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Science Fiction, Fantasy & Horror Books

In Search of the Unknown

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In Search of the Unknown

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Author: Robert W. Chambers
Publisher: Hyperion Press, 1974
Harper & Brothers, 1904
Series: Hyperion Classics of Science Fiction: Book 13
Book Type: Novel
Genre: Fantasy
Sub-Genre Tags: Romantic Fantasy
Comic Fantasy
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The book follows a young man who works for the Bronx Zoo as an ornithologist. He gets sent on exotic travels around the world as part of his job. He has strange adventures, or hilarious clamity, during his search for odd and extinct animals that are supposed to still exist. He can never quite realize his goal, but always finds a pretty girl to fall in love with, only to have her wisked away at the last moment.


Because it all seems so improbable-so horribly impossible to me now, sitting here safe and sane in my own library-I hesitate to record an episode which already appears to me less horrible than grotesque. Yet, unless this story is written now, I know I shall never have the courage to tell the truth about the matter-not from fear of ridicule, but because I myself shall soon cease to credit what I now know to be true. Yet scarcely a month has elapsed since I heard the stealthy purring of what I believed to be the shoaling undertow-scarcely a month ago, with my own eyes, I saw that which, even now, I am beginning to believe never existed. As for the harbor-master-and the blow I am now striking at the old order of things-But of that I shall not speak now, or later; I shall try to tell the story simply and truthfully, and let my friends testify as to my probity and the publishers of this book corroborate them. On the 29th of February I resigned my position under the government and left Washington to accept an offer from Professor Farrago-whose name he kindly permits me to use-and on the first day of April I entered upon my new and congenial duties as general superintendent of the water-fowl department connected with the Zoological Gardens then in course of erection at Bronx Park, New York. For a week I followed the routine, examining the new foundations, studying the architect's plans, following the surveyors through the Bronx thickets, suggesting arrangements for water-courses and pools destined to be included in the enclosures for swans, geese, pelicans, herons, and such of the waders and swimmers as we might expect to acclimate in Bronx Park. It was at that time the policy of the trustees and officers of the Zoological Gardens neither to employ collectors nor to send out expeditions in search of specimens. The society decided to depend upon voluntary contributions, and I was always busy, part of the day, in dictating answers to correspondents who wrote offering their services as hunters of big game, collectors of all sorts of fauna, trappers, snarers, and also to those who offered specimens for sale, usually at exorbitant rates. To the proprietors of five-legged kittens, mangy lynxes, moth-eaten coyotes, and dancing bears I returned courteous but uncompromising refusals-of course, first submitting all such letters, together with my replies, to Professor Farrago.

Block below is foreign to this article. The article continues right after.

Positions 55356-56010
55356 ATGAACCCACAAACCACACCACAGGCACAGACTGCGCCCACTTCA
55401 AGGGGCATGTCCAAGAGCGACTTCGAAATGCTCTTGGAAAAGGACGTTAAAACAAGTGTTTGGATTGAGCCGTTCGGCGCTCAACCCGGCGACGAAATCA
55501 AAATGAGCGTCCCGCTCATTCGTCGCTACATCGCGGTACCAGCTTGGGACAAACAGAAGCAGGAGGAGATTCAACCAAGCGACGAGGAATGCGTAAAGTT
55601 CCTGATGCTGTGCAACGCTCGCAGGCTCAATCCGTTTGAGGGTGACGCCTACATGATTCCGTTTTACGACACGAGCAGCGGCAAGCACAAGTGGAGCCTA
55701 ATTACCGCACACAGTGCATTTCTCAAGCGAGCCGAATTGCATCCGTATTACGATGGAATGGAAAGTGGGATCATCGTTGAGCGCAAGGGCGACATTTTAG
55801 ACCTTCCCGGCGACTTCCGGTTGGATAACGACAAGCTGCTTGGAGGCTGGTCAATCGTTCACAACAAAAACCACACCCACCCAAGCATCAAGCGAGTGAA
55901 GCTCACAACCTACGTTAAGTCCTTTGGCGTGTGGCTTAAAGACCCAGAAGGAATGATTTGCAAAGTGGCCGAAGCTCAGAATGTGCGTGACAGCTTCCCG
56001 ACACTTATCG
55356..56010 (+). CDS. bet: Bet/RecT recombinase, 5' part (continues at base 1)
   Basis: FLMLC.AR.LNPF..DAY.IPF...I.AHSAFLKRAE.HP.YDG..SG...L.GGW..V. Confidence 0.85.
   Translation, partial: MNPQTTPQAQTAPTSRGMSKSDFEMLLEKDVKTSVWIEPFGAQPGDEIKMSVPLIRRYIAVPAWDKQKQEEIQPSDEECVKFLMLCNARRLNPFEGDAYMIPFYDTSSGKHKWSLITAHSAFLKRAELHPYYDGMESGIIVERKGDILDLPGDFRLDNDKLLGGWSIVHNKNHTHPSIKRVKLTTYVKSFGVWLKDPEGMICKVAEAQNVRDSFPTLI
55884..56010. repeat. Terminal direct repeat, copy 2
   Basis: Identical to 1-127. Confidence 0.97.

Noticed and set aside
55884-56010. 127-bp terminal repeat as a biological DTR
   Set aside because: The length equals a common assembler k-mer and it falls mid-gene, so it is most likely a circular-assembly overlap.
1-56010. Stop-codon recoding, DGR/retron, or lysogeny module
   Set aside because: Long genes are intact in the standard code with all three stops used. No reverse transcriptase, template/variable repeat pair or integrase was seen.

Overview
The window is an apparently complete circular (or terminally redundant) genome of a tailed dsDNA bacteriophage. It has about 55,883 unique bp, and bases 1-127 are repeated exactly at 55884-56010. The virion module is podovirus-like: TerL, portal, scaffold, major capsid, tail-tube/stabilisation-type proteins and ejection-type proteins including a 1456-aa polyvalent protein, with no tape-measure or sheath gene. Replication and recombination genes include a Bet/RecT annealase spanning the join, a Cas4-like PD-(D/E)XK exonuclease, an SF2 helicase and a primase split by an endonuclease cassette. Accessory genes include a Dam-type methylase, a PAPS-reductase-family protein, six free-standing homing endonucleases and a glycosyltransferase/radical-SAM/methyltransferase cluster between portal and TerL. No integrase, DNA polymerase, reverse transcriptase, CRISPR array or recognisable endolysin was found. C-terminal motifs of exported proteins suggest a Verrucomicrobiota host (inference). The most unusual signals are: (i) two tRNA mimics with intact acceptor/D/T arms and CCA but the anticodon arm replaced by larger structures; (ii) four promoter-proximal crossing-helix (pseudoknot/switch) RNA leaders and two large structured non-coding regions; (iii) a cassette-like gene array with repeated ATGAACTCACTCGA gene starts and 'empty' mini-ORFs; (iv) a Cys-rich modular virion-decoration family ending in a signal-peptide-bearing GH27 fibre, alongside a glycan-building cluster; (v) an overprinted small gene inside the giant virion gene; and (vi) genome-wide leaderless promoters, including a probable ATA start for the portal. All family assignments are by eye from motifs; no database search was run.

Copyright © 1904 by Robert W. Chambers


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